Hey ladies, it's time we all took charge of our vehicles. Sure you can drive it like a boss but do you know how to use a jack? If you do, awesome! If you don't, get over to a knowledgeable auto parts store and they are usually more than happy to help show you how to check some of these things out.

1.  How to check the fluids (under the hood)

There are many areas under the hood of your vehicle that need fluid besides your engine. Like your transmission, coolant in your radiator (antifreeze) and windshield wiper fluid.

2.  How to change a tire/ use a jack

As difficult as it sounds, it’s not impossible to change our own tire.  Everyone wants a road-trip vacation but sitting on the side of I-65 for two hours for AAA to arrive is no fun. Have a friend, family member, or your mechanic show you how to do a quick exchange of your tire.

3.  Check tire tread

Inspect for signs of cracking, bulging, and uneven wear; the inflation level and the depth of the tread. To have fully functioning vehicles, you must start from the ground up, or in this case, your tires.

4. Plug and filter maintenance

It’s always a good idea to keep a check of wear and tear that your spark plugs and your filters have on them. These are the filters you need to keep a check-on every few thousand miles; fuel filters, air filters, oils filters. All should be inspected regularly and replaced when necessary.

5.  Headlights/taillights/blinkers

Nighttime driving will become less stressful when you know that you have a quality set of headlights. They don’t have to be a fancy set, but having them in top working order is a must to have a safe after-dark drive. Check for light dimness in the headlights, this could be a sign the bulbs are going out, or maybe even an electrical problem is arising in the vehicle. Check the quality of both, low and high beams, most lights can last for multiple years, but the halogens need to be replaced about once a year.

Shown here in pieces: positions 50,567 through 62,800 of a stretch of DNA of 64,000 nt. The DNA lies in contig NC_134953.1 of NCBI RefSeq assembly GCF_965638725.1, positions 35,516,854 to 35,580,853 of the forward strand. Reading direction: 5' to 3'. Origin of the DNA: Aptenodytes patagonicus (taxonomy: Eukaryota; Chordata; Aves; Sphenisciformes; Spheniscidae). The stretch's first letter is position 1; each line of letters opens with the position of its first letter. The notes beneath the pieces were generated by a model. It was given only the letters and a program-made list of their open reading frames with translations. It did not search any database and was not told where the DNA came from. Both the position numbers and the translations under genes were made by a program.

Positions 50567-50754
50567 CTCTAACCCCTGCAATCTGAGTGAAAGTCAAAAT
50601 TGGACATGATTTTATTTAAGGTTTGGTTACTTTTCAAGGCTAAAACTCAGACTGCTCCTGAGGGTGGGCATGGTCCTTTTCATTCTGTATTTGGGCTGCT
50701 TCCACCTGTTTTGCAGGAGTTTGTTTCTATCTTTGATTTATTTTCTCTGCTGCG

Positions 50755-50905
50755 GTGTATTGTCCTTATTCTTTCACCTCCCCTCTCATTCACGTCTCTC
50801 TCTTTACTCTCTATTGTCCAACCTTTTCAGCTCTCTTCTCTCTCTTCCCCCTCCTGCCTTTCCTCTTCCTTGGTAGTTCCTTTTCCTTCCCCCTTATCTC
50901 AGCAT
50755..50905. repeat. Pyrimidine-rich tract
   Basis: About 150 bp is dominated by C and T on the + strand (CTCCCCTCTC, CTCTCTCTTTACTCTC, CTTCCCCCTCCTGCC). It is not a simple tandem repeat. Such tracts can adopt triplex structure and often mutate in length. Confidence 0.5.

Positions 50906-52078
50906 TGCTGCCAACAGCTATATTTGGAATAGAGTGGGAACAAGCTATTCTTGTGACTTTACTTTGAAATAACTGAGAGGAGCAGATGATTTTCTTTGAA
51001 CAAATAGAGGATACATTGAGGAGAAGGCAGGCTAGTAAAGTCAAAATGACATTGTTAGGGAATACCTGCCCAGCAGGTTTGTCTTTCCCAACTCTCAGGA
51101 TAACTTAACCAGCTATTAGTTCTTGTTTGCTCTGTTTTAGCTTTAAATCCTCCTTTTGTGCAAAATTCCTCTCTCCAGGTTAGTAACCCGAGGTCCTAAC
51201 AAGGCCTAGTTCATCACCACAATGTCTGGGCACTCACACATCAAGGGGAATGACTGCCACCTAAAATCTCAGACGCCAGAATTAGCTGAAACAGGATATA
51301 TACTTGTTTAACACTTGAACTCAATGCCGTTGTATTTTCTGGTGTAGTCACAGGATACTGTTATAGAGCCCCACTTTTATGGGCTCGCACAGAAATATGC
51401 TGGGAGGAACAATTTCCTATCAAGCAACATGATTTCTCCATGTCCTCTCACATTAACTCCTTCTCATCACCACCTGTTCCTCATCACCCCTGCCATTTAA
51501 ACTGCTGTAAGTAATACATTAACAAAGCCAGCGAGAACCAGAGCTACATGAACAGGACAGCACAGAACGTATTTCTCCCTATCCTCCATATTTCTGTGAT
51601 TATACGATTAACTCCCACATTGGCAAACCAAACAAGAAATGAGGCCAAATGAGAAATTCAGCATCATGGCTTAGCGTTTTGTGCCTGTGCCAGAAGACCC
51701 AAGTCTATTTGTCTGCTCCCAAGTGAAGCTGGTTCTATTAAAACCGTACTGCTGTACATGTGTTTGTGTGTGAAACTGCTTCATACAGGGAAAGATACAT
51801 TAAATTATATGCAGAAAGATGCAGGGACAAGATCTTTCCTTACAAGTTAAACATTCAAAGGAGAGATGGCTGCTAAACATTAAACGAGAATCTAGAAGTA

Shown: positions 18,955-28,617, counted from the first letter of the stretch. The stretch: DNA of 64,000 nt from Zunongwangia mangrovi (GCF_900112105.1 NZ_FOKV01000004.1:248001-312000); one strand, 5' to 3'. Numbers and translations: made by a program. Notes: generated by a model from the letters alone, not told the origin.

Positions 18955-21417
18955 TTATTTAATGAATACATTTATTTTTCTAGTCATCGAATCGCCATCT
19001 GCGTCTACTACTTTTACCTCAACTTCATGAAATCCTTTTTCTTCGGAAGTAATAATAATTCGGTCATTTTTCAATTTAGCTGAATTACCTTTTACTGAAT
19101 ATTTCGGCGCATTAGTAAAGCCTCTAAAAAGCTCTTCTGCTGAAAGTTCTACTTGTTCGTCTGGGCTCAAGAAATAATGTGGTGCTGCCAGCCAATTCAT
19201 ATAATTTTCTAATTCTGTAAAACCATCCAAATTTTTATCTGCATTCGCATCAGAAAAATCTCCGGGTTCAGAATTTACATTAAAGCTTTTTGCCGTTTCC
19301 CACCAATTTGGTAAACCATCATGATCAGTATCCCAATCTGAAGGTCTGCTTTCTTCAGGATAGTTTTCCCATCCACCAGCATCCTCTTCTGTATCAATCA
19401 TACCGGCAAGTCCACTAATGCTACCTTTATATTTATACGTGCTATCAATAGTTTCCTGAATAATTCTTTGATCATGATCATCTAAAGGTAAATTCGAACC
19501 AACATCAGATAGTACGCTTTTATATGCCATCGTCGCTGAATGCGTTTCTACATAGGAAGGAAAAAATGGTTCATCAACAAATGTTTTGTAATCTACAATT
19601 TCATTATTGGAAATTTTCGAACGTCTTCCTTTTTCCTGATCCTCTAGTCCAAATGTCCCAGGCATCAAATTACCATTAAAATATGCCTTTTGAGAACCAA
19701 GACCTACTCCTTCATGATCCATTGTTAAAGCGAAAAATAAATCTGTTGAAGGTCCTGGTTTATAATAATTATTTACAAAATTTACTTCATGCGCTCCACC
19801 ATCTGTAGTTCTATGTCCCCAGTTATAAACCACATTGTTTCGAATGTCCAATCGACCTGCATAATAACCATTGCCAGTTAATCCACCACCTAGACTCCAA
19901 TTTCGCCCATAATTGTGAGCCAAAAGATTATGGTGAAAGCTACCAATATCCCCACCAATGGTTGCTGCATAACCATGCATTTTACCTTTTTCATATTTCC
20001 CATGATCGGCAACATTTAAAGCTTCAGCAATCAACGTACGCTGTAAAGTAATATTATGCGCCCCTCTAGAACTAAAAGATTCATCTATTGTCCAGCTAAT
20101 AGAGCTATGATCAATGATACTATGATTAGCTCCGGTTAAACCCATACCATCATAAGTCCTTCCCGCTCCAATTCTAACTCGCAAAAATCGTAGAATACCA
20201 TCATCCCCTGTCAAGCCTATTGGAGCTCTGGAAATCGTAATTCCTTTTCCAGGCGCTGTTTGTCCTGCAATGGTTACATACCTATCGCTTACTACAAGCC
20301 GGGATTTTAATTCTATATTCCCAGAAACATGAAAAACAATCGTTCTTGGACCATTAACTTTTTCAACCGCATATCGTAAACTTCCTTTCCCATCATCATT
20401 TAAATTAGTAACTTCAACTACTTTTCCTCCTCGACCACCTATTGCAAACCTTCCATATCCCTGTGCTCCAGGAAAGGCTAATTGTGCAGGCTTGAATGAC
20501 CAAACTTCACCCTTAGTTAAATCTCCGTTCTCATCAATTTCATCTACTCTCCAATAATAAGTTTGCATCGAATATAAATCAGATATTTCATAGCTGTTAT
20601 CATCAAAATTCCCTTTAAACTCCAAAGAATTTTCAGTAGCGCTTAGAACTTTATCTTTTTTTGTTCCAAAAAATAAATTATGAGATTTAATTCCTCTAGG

It is extremely important to not be oblivious to taillights that have burnt out, or do not work properly when the breaks are applied. For the driver behind you may not even notice you have come to a complete stop.  Not having taillights could result in a ticket or fine in some states. They’re normally a relatively inexpensive fix and just as important as headlights.


Plain and simple, just keep a check on front and rear blinkers, also shouldn’t be too pricey a fix if you find that you need new ones. Blinkers help other drivers determine your future course and can help prevent accidents.

Road Trip Life Hacks

  • When driving an unfamiliar vehicle, look at the gas gauge. On most models there is an arrow pointing to which side of the car the gas tank is.
  • When on car trips with kids, mount a shoe organizer to the back of a seat for organized access to sippy cups, toys and snacks.
  • Bring CDs sure its old school, but you’ll be needing your smart phone battery life for maps, directions, and that marathon of Candy Crush the shotgun rider is sure to have.  Make your own road trip soundtrack!
  • Depending on how far you plan on traveling, have small bills on hand in case you encounter toll-roads.
  • Bring a multi-way charger for all electronic gadgets.


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